This year the Turkish government’s campaign to stamp out dissent has broken new ground, but a new spirit of resistance is there to meet it, particularly at one of the country’s landmark public universities. In what follows, two participants in the oppositional student movement at Boğaziçi University in Istanbul tell us about their struggle against the imposition of a new rector aiming to put the university securely under the command of the ruling party.
Until recently, rectors at Turkish state universities were elected by their own faculty members. In two stages, the Justice and Development Party (AKP) government has put an end to that system. First the Higher Education Council (YÖK) decided that faculty members would submit a list of three candidates to the president of the republic, who would choose from among them; later, it decided that the president could choose anyone, without any input from faculty. In the first few days of the year, President Erdoğan appointed new rectors for five universities. In the case of Boğaziçi, the appointee was not even a member of the faculty until his appointment. Melih Bulu’s appointment is unmistakably a move to subjugate the university. Other moves have also been planned, such as the opening of two new faculties to be staffed by academics of the government’s choosing.
Yet the ruling party takeover of Boğaziçi is but one link on a chain of usurpation that did not begin in academia. Erdoğan’s passion for removing elected leaders and imposing appointees in their place got going in the eastern part of the country with the collapse of the “peace process” of the early 2010’s, when the government removed elected leaders of local governments one after the other, charging them and their Peoples’ Democratic Party (HDP) with “terrorist” activity and links to the Kurdish Workers’ Party (PKK). In the heightened crackdown on dissent and state occupation of oppositional spaces since the unsuccessful coup attempt of July 15, 2016, elected leaders in other parts of the country have been next in line, including parliamentarians of the centrist Republican Peoples’ Party (CHP) as well as the HDP. In cities that lost their elected mayors, the dreaded kayyum (in theory “caretaker,” in reality usurper) has stepped in to assert ruling party control. As lawyers, doctors and architects refuse to tow the AKP line, the same is now planned for professional associations; It may be time to coin a Turkish word for Gleichschaltung.
Into this battleground steps a large group of students, faculty, workers and alumni who do not want to see their university become another playground for this repressive government. Faculty have been standing with their backs to the rector’s building every day since January 1. The panoply of student protest activities has been broad and various, even at a time when, as in the last five weeks, the university has been on semester break. As the face-off continues, the government has played its customary cards: talking of “terrorism” and stoking cultural resentments. A high point of the latter occurred when two students were arrested in connection with the display, at an open-air art exhibition on campus, of an artwork picturing the Ka’bah sanctuary with a female figure from folk mythology superimposed on the central shrine and small rainbow flags affixed to the corners. The government almost immediately closed the LGBT+ organization on campus (BÜLGBT+), and media attention to the Boğaziçi resistance came to focus on a putative conflict between sexual minorities and religion.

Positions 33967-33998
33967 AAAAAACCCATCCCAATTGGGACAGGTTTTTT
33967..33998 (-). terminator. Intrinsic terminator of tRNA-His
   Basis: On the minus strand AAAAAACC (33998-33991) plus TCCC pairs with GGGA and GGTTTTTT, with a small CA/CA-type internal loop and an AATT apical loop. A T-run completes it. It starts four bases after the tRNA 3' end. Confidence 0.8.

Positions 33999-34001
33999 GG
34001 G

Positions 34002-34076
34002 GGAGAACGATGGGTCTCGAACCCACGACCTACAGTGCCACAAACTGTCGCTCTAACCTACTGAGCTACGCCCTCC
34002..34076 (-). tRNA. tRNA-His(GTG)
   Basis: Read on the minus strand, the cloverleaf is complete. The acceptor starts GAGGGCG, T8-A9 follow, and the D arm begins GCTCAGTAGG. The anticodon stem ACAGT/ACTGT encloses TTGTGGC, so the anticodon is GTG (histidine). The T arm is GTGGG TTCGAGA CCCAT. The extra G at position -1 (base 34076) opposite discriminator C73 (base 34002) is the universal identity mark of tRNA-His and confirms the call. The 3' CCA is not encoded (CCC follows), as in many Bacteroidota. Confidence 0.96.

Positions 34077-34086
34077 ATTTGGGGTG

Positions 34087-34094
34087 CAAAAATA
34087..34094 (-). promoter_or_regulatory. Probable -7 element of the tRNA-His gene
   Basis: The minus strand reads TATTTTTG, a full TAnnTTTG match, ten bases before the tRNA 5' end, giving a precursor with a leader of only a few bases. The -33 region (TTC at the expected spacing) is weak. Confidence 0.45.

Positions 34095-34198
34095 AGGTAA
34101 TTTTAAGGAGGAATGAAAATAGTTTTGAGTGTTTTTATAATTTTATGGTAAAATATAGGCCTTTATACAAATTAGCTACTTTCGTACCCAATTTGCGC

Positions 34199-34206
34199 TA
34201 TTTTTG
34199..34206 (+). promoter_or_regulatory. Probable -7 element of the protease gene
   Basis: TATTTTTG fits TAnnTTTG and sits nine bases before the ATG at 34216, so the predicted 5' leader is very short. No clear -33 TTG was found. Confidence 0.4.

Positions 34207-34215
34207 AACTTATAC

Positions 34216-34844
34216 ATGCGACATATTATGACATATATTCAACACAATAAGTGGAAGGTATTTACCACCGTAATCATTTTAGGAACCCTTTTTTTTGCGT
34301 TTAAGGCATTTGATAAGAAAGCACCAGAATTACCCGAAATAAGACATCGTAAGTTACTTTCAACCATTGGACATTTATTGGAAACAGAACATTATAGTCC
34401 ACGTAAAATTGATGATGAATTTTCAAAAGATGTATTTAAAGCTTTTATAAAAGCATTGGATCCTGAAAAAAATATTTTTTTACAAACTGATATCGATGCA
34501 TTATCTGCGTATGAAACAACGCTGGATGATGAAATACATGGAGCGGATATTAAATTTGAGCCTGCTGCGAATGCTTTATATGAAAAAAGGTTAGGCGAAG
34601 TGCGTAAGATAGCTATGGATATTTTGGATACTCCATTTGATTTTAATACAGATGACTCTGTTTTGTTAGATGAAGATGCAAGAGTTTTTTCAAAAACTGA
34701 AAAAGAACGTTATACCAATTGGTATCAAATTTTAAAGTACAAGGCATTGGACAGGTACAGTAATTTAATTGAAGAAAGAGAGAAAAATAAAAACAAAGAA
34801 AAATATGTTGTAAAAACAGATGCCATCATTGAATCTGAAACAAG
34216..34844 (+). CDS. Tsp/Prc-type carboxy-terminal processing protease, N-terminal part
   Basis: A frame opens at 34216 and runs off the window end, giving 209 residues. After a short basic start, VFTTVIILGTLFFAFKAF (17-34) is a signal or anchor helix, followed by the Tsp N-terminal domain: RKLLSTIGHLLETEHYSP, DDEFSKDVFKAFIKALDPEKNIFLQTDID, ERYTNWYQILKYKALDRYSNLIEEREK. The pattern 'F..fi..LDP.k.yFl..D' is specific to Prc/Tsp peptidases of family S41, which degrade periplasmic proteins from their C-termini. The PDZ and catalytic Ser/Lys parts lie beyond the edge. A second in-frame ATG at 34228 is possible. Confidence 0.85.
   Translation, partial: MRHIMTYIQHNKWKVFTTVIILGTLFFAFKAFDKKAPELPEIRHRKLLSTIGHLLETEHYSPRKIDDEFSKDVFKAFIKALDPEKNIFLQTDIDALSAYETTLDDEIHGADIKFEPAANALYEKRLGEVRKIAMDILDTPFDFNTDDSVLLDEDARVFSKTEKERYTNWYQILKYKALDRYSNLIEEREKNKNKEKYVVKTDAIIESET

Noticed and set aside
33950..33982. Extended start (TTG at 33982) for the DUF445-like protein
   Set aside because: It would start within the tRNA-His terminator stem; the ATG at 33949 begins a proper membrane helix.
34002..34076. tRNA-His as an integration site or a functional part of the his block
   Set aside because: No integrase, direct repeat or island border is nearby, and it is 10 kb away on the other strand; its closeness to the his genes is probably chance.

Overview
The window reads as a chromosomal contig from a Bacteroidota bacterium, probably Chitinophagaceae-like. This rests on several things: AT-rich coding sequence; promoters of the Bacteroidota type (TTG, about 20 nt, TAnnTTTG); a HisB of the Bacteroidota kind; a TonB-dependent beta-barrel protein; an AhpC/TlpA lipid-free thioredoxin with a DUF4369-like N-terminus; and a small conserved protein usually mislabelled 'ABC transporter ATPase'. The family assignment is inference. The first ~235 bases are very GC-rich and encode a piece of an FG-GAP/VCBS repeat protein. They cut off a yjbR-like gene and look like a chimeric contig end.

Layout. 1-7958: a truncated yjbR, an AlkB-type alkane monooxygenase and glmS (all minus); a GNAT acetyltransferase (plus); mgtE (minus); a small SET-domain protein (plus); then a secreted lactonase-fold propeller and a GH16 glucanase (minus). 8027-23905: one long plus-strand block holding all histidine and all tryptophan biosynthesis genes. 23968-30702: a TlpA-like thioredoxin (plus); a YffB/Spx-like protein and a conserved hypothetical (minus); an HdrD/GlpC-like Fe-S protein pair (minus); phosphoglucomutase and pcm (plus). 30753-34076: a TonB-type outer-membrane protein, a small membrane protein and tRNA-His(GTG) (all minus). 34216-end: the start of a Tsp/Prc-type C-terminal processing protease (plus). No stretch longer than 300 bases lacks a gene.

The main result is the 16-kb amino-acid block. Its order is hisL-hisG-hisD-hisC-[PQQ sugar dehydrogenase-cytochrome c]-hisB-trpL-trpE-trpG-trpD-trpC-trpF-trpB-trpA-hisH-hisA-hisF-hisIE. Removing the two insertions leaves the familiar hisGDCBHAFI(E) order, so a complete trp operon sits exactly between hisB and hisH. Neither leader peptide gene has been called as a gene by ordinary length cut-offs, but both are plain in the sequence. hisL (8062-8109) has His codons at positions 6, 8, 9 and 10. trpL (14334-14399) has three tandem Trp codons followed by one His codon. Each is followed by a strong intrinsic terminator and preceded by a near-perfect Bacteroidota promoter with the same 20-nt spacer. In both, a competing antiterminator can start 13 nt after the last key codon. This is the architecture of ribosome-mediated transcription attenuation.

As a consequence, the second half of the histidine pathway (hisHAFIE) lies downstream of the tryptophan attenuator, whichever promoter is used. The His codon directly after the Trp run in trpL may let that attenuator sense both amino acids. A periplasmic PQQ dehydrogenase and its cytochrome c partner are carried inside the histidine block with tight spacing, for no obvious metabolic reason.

However hard the government and its supporters work to paint them as “marginal” enemies of the people, the student activists who have corresponded with us indicate that their resistance will not be so easy to put down. What is more, their plans go beyond resistance, and into opposition: they do not merely want to protect their campus from further encroachment, but to build something new in cooperation with oppressed groups and progressive forces elsewhere in society.
LE: What is one thing that the rest of the world needs to know about the Boğaziçi resistance?
Boğaziçi student activists Beha and Elçin: The Boğaziçi resistance tells you something about the state of the opposition in Turkish society today. To outside observers, Erdoğan looks like a very powerful and fascistic leader who can easily repress social opposition. Yet it looks that way only because the Turkish opposition is focused exclusively on the 2023 elections and is afraid of taking to the streets. Until the Boğaziçi resistance got started, we were not seeing such organized collective opposition to Erdoğan’s arbitrary, anti-democratic decrees. The fact that such a rebellion has taken place even at a university like Boğaziçi, where left-wing organizations are not particularly well entrenched by comparison to some other Turkish universities, proves that social opposition has a potential that Erdoğan alone cannot stop.
What is blocking that potential right now is not the ruling party but rather an opposition entirely focused on elections. According to a poll by Metropoll Research, 73% of the people think rectors should be chosen by the university’s own faculty. That a public mood favorable to the Boğaziçi resistance has coalesced after 51 people have been detained by police shows that in the eyes of the people we are right and our struggle legitimate, and our only need is a mainstream opposition willing to carry the people’s demands and objections in the street. The fact that the Boğaziçi resistance appears as a new hope for social opposition in Turkey can even be traced to the paucity of a mainstream opposition at present. Perhaps our message to the world should be this: much of the time politicians try to push you back to positions far behind what you want but even without them you can, and in spite of your own considerable differences, you can still carry on your common struggles, arm in arm.
LE: In your open letter to the president, you note that Boğaziçi’s struggle is not the sole or central struggle confronting the people (& peoples) of Turkey at present and make connections to many of the crimes of the state under AKP rule. How does your resistance to the imposition of a new rector relate to broader struggles for justice and freedom in Turkey?